evidence I provide would only be anecdotal. The people I have
worked with in the Foreign Office are very well trained, very
well informed and very smart, and I have no questions or qualms
about that. In the United States I spend much of my time training
people who are the future Foreign Service officers, so I do have
a sense of that. FCO personnel are very smart, but they are not
technically necessarily trained as well relative to their American
54. Deployment of those personnel?
(Professor Reich) I am not capable of evaluating that.
That would be inappropriate.
55. In your initial remarks you queried the
(Professor Reich) Yes.
56. In the actual Annual Report the Government
makes a case on three points. One: "our vital national interests
coincide as much now as ever in the past". Do you think that
is no longer true?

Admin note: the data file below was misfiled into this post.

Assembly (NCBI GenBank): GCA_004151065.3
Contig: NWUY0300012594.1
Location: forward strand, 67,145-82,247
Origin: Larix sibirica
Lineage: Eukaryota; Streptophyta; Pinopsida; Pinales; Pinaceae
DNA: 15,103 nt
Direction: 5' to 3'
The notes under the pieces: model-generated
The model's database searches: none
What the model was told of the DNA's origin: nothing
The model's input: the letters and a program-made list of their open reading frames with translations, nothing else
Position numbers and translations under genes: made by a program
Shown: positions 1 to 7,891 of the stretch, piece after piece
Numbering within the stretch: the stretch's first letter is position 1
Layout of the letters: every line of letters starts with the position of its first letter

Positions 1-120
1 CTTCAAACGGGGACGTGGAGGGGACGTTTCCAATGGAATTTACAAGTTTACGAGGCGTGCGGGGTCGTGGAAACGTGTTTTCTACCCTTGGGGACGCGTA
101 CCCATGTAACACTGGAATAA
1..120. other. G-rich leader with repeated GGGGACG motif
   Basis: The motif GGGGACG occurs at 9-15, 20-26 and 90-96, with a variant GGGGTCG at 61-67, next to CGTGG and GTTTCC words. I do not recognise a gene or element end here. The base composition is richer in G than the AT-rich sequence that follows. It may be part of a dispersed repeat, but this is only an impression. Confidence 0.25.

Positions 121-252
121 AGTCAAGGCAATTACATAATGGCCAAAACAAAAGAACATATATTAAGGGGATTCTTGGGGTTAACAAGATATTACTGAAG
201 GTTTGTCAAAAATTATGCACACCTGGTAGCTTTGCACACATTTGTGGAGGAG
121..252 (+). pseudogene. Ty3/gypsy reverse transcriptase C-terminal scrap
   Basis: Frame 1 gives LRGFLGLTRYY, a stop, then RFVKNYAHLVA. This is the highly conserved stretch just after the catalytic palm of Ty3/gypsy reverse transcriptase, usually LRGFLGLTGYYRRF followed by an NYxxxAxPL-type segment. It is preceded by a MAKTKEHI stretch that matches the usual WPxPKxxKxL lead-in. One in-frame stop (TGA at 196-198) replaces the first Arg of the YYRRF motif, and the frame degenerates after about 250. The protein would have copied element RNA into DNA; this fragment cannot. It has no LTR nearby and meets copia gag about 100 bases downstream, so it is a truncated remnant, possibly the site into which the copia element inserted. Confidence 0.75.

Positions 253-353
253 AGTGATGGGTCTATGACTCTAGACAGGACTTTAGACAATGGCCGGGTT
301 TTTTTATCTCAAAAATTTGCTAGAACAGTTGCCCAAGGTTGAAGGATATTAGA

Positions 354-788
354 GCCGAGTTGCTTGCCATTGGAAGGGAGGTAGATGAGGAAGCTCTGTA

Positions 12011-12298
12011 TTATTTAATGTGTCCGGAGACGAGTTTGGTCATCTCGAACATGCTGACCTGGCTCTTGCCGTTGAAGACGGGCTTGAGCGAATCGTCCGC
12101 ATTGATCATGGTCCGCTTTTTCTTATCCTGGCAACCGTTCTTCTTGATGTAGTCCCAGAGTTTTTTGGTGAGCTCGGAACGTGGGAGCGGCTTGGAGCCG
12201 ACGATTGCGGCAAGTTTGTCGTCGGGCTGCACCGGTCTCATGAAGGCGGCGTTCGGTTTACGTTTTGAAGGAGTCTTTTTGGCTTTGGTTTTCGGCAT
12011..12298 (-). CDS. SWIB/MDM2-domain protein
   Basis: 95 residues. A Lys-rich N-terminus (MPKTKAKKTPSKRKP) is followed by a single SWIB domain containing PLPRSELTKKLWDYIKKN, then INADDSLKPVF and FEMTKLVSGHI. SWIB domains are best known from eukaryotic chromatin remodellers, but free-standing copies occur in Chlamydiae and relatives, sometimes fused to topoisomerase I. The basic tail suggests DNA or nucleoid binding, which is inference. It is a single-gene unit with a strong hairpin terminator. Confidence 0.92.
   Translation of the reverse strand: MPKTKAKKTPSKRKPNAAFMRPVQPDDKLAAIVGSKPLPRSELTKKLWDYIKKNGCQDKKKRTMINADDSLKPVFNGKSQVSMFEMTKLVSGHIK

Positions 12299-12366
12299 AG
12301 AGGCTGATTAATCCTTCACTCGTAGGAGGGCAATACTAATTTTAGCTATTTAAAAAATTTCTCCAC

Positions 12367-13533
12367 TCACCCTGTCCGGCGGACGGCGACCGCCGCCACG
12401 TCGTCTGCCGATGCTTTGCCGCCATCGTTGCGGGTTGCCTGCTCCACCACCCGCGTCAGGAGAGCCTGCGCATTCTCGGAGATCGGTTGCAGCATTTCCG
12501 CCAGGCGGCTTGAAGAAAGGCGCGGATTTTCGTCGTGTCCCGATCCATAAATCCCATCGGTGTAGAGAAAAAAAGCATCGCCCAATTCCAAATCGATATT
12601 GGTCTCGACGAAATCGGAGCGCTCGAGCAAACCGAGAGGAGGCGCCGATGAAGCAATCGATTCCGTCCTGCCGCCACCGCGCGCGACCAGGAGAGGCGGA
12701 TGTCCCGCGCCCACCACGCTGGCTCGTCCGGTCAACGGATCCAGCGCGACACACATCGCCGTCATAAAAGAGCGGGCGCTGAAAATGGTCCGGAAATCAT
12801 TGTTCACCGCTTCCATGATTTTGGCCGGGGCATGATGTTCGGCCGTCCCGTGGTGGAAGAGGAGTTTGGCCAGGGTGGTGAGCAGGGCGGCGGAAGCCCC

(Professor Reich) I think that is no longer true.
57. Can you give me a specific example or illustration
of where our interests do not coincide?
(Professor Reich) The Summit of the Americas yesterday
would be an example where it is quite clear that the United States
sees its immediate interest in the liberalisation of hemispheric
relations. That really leaves Britain out in the cold.
58. Yes. Is Europe out in the cold.
(Professor Reich) Britain, as I hesitatingly say,
is part of Europe.
(Professor Reich) If I may characterise it this way.
I would say that transatlantic relations have at different points
in its history had a coincidence of interest but they have been
based on different things. Let us just take the post war period,
say the second half of the twentieth century, first of all, obviously
you had war, and you had a common adversary, then you had a period
of institution building, Britain went to NATO where our interests
coincided. Then you had a period where you had individuals who
shared something in common. Then you had a period of say ideological
concurrence where you had political leadership which shared something
in common. I would argue that none of those characteristics are